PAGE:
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MACI, New Agent to Repair Damaged Cartilage, Approved by FDA

December 14, 2016
MACI (autologous cultured chondrocytes on porcine collagen membrane) is the first FDA-approved product that uses tissue engineering to grow healthy cartilage tissue.

The US Food and Drug Administration has approved the first product that uses tissue engineering to grow cells on scaffolds using healthy cartilage tissue from the patient’s own knee. MACI (autologous cultured chondrocytes on porcine collagen membrane), manufactured by Vericel Corporation, is indicated for the repair of symptomatic, full-thickness cartilage defects of the knee in adult patients, according to a press release from the agency.1

Cartilage defects in the knee can result from straining the knee beyond its normal motion, or can be caused by overuse, muscle weakness, and general wear and tear. “Different cartilage defects require different treatments, so therapy must be tailored to the patient,” said Celia Witten, PhD, MD, deputy director of the FDA’s Center for Biologics Evaluation and Research. “The introduction of MACI provides surgeons with an additional option for treatment.”

Photo credit: VericelMACI is composed of a patient’s own cells that are expanded and placed onto a bio-resorbable porcine-derived collagen membrane that is implanted over the area where the defective or damaged tissue was removed. Each MACI implant consists of a small cellular sheet containing 500,000 to 1,000,000 cells per cm2 (about 0.16 square inches). The amount of MACI used depends on the size of the cartilage defect, and is trimmed by a trained surgeon to ensure that the damaged area is completely covered. Multiple implants may be used if there is more than 1 defect.

Safety Record

The FDA based their approval on a 2-year clinical trial designed to demonstrate reduced pain and improved function in comparison to microfracture, an alternative surgical procedure for cartilage repair.2 The trial included 144 patients (72 in each treatment group). A majority of the patients who completed the 2-year clinical trial also participated in a 3 year follow-up study. At Week 104, Knee injury and Osteoarthritis Outcome Score (KOOS) pain and function had improved from baseline in both treatment groups, but the improvement was statistically significantly (P<0.001) greater in the MACI group compared with the microfracture group.3 In a responder analysis, the proportion of subjects with at least a 10‑point improvement in both KOOS pain and function was greater in the MACI group (63/72 = 87.5%; 95% CI [77.6%, 94.6%]) compared with the microfracture group (49/72 = 68.1%; 95% CI [56.0%, 78.6%]).3

"Overall efficacy data support a long-term clinical benefit from the use of the MACI implant in patients with cartilage defects," noted the agency.  The most common side effect reported by people who received MACI were: joint pain, common cold-like symptoms, headache and back pain.

Important Safety Information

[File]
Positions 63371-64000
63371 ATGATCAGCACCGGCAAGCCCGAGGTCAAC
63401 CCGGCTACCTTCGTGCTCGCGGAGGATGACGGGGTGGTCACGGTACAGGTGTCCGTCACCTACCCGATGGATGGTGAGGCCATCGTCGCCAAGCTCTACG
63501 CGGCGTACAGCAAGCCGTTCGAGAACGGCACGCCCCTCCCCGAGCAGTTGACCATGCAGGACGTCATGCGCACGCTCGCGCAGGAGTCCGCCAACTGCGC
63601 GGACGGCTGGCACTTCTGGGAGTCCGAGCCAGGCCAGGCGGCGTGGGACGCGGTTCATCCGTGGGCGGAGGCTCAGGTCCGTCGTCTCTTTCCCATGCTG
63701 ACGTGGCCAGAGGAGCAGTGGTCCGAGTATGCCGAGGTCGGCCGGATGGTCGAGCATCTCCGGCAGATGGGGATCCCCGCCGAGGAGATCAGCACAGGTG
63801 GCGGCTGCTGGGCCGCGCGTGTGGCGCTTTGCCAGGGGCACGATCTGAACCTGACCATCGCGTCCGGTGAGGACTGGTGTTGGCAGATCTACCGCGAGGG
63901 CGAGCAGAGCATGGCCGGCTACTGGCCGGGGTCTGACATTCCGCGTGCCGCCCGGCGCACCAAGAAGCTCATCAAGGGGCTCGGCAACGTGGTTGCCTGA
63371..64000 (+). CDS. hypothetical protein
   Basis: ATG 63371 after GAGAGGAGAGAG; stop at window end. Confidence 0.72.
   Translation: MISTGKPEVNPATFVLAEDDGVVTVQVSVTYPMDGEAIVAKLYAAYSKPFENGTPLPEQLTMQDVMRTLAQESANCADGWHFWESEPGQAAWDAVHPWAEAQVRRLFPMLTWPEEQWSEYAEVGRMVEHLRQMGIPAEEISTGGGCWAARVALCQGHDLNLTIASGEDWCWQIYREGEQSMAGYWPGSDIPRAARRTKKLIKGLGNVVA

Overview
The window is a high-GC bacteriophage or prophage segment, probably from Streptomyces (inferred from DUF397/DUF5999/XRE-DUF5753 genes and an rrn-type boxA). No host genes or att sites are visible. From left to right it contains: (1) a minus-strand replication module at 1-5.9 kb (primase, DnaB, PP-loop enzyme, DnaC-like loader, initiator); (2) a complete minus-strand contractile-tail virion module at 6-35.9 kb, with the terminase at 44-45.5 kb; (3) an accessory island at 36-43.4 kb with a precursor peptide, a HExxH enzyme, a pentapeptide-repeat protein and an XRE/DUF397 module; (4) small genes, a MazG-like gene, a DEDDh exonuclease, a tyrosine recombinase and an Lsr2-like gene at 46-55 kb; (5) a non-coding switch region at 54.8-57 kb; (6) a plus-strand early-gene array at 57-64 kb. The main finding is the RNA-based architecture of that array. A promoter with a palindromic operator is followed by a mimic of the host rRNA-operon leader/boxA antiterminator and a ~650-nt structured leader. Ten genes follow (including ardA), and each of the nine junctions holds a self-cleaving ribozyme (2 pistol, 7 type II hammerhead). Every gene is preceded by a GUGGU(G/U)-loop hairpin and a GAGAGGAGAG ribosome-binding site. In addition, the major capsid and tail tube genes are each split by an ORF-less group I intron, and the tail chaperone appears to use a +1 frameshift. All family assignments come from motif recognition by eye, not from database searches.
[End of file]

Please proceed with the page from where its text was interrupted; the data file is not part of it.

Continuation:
According to the manufactuers website,4 there are an number of important safety recommendations:

  • MACI is contraindicated in patients with a known history of hypersensitivity to gentamicin, other aminoglycosides, or products of porcine or bovine origin. MACI is also contraindicated for patients with severe osteoarthritis of the knee, inflammatory arthritis, inflammatory joint disease, or uncorrected congenital blood coagulation disorders. MACI is also not indicated for use in patients who have undergone prior knee surgery in the past six months, excluding surgery to procure a biopsy or a concomitant procedure to prepare the knee for a MACI implant.
  • MACI is contraindicated in patients who are unable to follow a physician-prescribed post-surgical rehabilitation program.
  • The safety of MACI in patients with malignancy in the area of cartilage biopsy or implant is unknown. Expansion of present malignant or dysplastic cells during the culturing process or implantation is possible.
  • Patients undergoing procedures associated with MACI are not routinely tested for transmissible infectious diseases. A cartilage biopsy and MACI implant may carry the risk of transmitting infectious diseases to healthcare providers handling the tissue. Universal precautions should be employed when handling the biopsy samples and the MACI product.
  • Final sterility test results are not available at the time of shipping. In the case of positive sterility results, health care provider(s) will be contacted.
  • To create a favorable environment for healing, concomitant pathologies that include meniscal pathology, cruciate ligament instability and joint misalignment, must be addressed prior to or concurrent with the implantation of MACI.
  • Local treatment guidelines regarding the use of thromboprophylaxis and antibiotic prophylaxis around orthopaedic surgery should be followed.  Use in patients with local inflammations or active infections in the bone, joint, and surrounding soft tissue should be temporarily deferred until documented recovery.
  • The MACI implant is not recommended during pregnancy. For implantations post-pregnancy, the safety of breast feeding to infant has not been determined.
  • Use of MACI in pediatric patients or patients over 55 years of age has not been assessed.
  • The most frequently occurring adverse reactions reported for MACI (≥5%) were arthralgia, tendonitis, back pain, joint swelling, and joint effusion.
  • Serious adverse reactions reported for MACI were arthralgia, cartilage injury, meniscus injury, treatment failure, and osteoarthritis.
Last updated on: December 20, 2016
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